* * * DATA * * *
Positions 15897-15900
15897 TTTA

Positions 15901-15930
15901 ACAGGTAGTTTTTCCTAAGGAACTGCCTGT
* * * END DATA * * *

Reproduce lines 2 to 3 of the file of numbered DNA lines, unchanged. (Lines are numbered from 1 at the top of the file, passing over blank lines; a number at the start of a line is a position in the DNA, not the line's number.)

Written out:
15897 TTTA

Positions 15901-15930